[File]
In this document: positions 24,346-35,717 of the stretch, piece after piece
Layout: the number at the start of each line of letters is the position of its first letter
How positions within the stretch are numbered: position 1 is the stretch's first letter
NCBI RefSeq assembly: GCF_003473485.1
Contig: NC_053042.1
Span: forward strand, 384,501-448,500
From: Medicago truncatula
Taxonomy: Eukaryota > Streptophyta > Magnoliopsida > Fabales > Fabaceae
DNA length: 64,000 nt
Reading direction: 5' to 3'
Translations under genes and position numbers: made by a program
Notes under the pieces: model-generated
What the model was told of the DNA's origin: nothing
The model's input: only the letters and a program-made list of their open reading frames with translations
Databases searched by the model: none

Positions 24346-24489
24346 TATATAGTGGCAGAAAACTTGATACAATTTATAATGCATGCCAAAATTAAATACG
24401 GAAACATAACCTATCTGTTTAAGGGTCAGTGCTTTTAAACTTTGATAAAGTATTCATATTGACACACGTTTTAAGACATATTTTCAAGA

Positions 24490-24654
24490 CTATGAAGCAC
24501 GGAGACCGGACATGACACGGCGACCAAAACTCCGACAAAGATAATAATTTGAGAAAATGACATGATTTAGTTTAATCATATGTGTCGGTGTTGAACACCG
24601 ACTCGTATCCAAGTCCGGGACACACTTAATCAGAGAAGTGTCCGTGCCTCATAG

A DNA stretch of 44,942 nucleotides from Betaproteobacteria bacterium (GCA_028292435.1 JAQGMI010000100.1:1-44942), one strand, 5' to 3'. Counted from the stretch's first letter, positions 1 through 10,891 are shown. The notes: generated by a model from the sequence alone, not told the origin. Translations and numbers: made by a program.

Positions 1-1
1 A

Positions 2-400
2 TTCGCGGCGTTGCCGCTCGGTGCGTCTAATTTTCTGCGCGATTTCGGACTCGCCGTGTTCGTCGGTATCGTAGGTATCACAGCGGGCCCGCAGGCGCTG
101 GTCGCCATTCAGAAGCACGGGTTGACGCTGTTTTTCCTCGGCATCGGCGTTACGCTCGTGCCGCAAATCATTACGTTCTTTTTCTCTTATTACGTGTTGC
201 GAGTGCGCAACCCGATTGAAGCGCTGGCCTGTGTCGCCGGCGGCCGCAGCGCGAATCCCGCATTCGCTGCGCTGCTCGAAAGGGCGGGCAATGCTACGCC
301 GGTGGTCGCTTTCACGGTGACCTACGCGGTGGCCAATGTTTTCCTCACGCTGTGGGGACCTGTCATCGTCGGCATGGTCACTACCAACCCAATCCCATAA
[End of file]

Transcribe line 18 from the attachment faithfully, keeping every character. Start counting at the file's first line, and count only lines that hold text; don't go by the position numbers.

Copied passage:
24401 GAAACATAACCTATCTGTTTAAGGGTCAGTGCTTTTAAACTTTGATAAAGTATTCATATTGACACACGTTTTAAGACATATTTTCAAGA